Although the use of the vapor bath as a means of curing disease was employed many centuries back, still the principle upon which it operates in removing disease was not fully explained, nor its utility in aiding the operation of medicine appreciated, before the time of Samuel Thomson.
The vapor bath constitutes an important part of the Thomsonian system of practice, fulfilling several important indications in the cure of disease. It diffuses warmth through the system, equalizes the circulation, imparts electricity to the blood, and increases the sensibilities of the system to the impression of medicine.
"I had but little knowledge of medicine," says Samuel Thomson, "when through necessity I discovered the use of steaming, to add heat or life to the decaying spark; and with it I was enabled by administering such vegetable medicines as I then had a knowledge of, to effect a cure in cases where the regular practitioners had given them over.
"In all cases where the heat of the body is so far exhausted as not to be rekindled by using the medicine, and being shielded from the surrounding air by a blanket, or being in bed, and chills or stupor attend the patient, then applied heat by steaming becomes indispensably necessary; and heat caused by steam in the manner that I use it, is more natural in producing perspiration than any dry heat that can be applied to the body in any other manner; for a dry heat will only serve to dry the air and prevent perspiration in many cases of disease, where a steam by water or vinegar would promote perspiration and add a natural warmth to the body, and thereby increase the power of life and motion and aid in removing disease."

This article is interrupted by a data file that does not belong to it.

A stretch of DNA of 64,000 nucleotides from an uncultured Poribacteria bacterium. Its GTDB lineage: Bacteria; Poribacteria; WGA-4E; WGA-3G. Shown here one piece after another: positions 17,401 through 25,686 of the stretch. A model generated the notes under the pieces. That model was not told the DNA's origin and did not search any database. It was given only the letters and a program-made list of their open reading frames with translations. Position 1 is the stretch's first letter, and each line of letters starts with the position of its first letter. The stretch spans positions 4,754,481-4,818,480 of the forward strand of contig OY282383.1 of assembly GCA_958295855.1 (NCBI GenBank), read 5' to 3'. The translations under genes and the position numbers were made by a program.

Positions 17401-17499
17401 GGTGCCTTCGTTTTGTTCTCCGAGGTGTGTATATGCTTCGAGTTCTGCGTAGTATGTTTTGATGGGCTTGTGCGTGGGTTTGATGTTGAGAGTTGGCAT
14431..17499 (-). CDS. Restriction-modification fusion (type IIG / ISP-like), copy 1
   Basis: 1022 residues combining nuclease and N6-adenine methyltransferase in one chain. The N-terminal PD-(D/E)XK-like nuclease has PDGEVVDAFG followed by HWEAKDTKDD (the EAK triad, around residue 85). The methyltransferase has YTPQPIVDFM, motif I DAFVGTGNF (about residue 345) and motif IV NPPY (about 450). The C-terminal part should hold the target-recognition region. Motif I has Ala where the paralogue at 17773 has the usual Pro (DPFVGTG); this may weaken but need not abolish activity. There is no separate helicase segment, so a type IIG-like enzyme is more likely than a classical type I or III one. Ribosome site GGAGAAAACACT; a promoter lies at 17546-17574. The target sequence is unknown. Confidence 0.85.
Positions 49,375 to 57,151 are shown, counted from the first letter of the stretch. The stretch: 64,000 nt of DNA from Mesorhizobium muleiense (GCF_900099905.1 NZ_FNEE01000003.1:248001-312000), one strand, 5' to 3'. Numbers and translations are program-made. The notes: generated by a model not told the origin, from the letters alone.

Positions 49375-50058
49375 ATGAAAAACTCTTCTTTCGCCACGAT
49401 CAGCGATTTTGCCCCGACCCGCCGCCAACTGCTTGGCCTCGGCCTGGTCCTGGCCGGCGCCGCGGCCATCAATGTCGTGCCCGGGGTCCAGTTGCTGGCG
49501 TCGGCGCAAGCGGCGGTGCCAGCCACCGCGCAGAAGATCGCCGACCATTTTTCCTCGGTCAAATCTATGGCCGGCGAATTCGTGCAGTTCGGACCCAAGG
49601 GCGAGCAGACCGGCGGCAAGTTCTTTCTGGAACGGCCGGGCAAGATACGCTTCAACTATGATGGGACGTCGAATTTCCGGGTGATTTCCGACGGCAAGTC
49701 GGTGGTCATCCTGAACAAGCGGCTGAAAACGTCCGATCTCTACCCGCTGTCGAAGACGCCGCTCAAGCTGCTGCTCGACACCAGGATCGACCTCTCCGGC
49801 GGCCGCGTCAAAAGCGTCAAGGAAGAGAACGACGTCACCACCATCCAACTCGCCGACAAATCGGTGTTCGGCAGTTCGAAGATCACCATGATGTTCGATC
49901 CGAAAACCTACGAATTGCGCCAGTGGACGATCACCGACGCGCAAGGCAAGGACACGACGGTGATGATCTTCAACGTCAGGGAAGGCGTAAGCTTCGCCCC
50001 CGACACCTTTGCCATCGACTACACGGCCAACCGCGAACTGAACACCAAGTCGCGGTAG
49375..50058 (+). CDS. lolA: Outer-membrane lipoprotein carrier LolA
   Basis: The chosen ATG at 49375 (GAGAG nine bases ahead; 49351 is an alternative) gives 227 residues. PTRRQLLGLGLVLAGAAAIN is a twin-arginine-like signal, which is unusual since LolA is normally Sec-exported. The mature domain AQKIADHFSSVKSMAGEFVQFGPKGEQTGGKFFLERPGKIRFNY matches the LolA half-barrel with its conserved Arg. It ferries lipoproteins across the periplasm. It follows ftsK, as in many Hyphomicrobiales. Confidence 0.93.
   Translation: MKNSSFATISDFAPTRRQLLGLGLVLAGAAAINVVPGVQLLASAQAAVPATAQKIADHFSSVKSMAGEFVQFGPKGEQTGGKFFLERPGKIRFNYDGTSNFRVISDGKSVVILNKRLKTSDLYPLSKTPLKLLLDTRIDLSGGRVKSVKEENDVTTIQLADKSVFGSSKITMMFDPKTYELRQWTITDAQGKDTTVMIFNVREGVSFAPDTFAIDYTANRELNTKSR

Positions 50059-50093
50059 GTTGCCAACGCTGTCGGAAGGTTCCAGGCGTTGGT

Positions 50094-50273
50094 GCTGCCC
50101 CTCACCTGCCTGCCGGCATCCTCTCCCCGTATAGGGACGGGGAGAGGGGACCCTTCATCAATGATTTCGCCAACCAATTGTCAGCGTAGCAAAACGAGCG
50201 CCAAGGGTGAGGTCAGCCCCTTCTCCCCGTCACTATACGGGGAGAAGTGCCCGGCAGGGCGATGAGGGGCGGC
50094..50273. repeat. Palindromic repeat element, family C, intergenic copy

We often hear people say that when they bleed the blood is almost black, and so thick that it will scarcely run, and they believe that the blood is bad. The blood becomes thick and dark in consequence of its slow and torpid circulation for want of heat. Place a patient in the condition just mentioned in a vapor bath at a proper temperature, and in less than twenty minutes the character of this blood will be changed, so that instead of being almcst as thick and dark as molasses, as it was before steaming, it will be of a natural color and consistency, in consequence of the warmth and electricity imparted to it by the steam, which also restores the natural current of its circulation through the lungs.
There is scarcely a form of disease or a condition of the system in which the vapor bath may not be employed, not only with safety but benefit. One of the most important objects gained by the application of the vapor bath is adding warmth and electricity to the blood. It has been ascertained that in disease even of the most inflammatory character, the blood contains less electricity than it does when in a healthy condition, and by applying the vapor bath in the early stage of pleurisy, or rheumatism, the disease in many instances will be removed by it.